The Course of Psychological Distress and Determinants of Adjustment Following Diagnosis of Rheumatoid Arthritis
Norton, Samuel James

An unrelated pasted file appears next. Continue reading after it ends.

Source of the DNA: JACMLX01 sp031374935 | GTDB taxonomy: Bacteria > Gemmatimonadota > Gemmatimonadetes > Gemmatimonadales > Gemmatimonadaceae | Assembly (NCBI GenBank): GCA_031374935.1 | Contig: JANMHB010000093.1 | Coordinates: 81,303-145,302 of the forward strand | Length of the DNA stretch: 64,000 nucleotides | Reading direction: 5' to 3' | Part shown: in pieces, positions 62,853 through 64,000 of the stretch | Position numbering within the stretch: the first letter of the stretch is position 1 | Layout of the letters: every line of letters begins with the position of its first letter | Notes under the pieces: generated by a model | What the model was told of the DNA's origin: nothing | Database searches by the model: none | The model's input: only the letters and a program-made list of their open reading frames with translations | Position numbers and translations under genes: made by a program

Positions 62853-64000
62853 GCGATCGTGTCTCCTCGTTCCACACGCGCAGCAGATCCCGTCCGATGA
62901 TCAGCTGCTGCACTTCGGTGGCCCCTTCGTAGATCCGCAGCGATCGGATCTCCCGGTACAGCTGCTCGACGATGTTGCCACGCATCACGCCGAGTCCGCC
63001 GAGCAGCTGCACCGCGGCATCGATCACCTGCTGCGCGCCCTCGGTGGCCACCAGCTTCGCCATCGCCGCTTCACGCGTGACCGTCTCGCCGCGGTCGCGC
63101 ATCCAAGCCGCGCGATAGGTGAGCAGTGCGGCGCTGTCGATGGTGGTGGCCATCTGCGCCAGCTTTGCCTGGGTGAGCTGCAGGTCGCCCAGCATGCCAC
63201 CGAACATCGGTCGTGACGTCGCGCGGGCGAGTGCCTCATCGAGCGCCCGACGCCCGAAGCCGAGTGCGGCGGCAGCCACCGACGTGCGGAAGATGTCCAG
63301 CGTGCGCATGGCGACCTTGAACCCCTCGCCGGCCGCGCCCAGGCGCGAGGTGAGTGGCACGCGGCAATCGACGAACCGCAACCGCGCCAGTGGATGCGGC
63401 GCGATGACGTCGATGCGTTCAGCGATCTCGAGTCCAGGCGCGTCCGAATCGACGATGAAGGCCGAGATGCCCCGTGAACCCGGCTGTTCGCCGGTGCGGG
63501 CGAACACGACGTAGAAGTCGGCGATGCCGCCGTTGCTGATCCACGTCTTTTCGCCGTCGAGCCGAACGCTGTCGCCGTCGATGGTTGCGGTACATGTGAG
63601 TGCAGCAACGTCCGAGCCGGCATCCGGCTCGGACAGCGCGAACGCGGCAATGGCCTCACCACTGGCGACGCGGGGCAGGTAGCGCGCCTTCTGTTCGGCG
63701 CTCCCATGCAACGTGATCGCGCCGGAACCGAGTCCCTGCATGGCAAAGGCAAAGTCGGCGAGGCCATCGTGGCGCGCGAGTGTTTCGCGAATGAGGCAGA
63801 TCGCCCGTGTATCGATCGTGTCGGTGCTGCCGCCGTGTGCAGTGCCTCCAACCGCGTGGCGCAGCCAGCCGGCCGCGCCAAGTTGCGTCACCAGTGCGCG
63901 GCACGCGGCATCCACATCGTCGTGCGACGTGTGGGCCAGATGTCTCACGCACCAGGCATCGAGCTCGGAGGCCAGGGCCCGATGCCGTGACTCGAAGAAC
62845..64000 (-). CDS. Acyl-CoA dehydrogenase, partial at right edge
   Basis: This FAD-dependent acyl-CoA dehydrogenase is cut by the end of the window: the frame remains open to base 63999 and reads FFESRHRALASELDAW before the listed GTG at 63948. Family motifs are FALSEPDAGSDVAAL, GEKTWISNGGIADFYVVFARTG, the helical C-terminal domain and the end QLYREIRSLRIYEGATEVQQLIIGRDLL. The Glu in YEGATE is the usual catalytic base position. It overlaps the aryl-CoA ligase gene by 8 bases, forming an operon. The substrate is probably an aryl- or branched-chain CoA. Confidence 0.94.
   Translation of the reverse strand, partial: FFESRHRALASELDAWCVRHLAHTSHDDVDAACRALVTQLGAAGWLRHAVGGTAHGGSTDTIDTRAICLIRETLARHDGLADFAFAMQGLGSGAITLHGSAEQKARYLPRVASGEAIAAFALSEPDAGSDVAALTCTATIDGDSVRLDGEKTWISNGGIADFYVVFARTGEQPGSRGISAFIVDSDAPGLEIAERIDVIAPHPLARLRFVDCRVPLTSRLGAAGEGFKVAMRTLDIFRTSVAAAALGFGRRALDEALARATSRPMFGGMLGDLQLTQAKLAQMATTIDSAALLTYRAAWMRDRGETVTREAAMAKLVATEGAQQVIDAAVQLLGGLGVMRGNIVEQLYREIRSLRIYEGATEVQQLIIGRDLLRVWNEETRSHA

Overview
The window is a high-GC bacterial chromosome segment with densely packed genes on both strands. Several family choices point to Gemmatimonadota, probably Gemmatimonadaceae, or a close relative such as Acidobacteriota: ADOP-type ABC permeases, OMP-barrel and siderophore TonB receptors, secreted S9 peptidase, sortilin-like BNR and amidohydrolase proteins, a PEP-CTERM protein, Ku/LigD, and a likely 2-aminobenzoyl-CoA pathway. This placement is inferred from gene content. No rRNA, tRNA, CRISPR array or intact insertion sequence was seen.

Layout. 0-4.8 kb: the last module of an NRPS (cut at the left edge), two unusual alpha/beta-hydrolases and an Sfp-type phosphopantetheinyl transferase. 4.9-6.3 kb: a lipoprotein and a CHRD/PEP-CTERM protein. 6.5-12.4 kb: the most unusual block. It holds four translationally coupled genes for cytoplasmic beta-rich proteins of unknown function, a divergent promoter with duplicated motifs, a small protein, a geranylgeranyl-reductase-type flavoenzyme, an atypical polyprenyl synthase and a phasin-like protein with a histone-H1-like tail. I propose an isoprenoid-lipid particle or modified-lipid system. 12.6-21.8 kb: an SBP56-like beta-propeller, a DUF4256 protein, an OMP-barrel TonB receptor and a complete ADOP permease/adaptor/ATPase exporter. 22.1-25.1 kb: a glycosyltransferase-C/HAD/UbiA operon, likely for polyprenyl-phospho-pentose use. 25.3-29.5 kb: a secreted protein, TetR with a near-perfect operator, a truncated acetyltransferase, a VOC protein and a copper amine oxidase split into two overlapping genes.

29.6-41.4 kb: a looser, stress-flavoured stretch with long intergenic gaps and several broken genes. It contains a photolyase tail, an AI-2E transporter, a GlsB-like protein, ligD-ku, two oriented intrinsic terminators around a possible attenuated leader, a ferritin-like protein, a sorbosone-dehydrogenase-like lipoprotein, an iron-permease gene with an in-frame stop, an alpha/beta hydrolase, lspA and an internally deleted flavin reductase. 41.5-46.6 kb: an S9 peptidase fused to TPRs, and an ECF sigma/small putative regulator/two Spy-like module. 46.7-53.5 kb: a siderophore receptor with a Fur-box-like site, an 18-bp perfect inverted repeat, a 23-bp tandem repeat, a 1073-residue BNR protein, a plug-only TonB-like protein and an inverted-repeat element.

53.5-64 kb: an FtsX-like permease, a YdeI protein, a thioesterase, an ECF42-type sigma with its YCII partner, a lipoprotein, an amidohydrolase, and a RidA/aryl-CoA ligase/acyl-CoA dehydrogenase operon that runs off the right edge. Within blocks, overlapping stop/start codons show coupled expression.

Chronic physical illnesses, such as rheumatoid arthritis (RA), that are painful and disabling not only impact on a person’s ability to complete normal daily activities (e.g. dressing, bathing, walking etc.) but may also have a negative impact on psychological well-being. Although a large number of prospective observational studies have examined psychological well-being in RA, none has used appropriate statistical techniques to examine variability in change over time at the individual level. The overarching aim of this dissertation is to use advanced quantitative methods to examine how psychological well-being in RA changes over the course of the disease; and to identify demographic, clinical and psychosocial factors that influence how the disease affects psychological well-being. This aim is addressed via a programme of research with three objectives: (i) to describe patterns of change in psychological well-being during the RA disease course; (ii) to quantify the association between psychological well-being and somatic symptoms; and (iii) to investigate the impact of illness cognitions and coping on psychological well-being. The programme of research consists mainly of analysis of a subsample of data collected as part of the Early RA Study (ERAS, N = 784), an ongoing observational study of RA patients followed prospectively from first presentation to a rheumatologist. A major problem relating to the assessment of psychological distress in individuals with chronic physical illness is the overlapping symptomatology with depression. An examination of the factorial validity of the Hospital Anxiety and Depression Scale (HADS), in the ERAS cohort, indicated the presence of a bifactor structure. Specifically, a general distress factor along with orthogonal (autonomic) anxiety and (anhedonic) depression factors was found to provide the optimal empirical explanation of the covariance in item responses. Further analysis, revealed that responses to one of the depression items were biased by disease severity. However, the magnitude of this bias was negligible, confirming the suitability of this tool in RA populations. For the ERAS cohort, general psychological distress was observed to reduce rapidly early in the course of the disease, stabilising after around two to three-years. However, further analysis suggested that subgroups with distinct longitudinal patterns of distress were present within the sample. Confirming observations in other disease groups, four distinct longitudinal patterns of distress were identified: resilient, chronic distress, delayed distress and recovered. Interestingly, changes in distress were related to self-reported somatic symptoms but not serological markers of disease activity. Building on these findings, analyses that jointly modelled changes in psychological distress with changes in the common somatic symptoms of pain and functional limitation revealed strong cross-sectional and longitudinal associations. This extends the findings of previous research by showing the importance of considering the impact of the disease course on the underlying trajectory of distress. Due to the lack of psychosocial data available in the ERAS cohort a further prospective study, involving 230 RA patients, was conducted to examine the influence of illness cognitions and coping on the affect of the disease on psychological well-being over a period of 6-months. Coping was not found to be related to changes in psychological well-being. Analysis revealed two groupings of patients with similar patterns of illness cognitions that were labelled adapters and non-adapters. Furthermore, cognitions concerning the attribution of symptoms to RA and the perceived personal consequences of their condition were related to changes in psychological distress, even after controlling for demographic and clinical characteristics; and there was some indication that a higher reported level of understanding of their condition was related to increased future positive outlook. In conclusion, the findings of this programme of research highlight the need for the early identification and treatment of RA, not only to slow the progression of the disease but also to maintain or improve psychological well-being. Early treatment is currently focused on pharmaceutical interventions. A tailored psychosomatic approach to treatment involving the skills of a wide range of health professionals, such as nurses, physiotherapists, occupational therapists and psychologists is likely to improve outcomes in RA.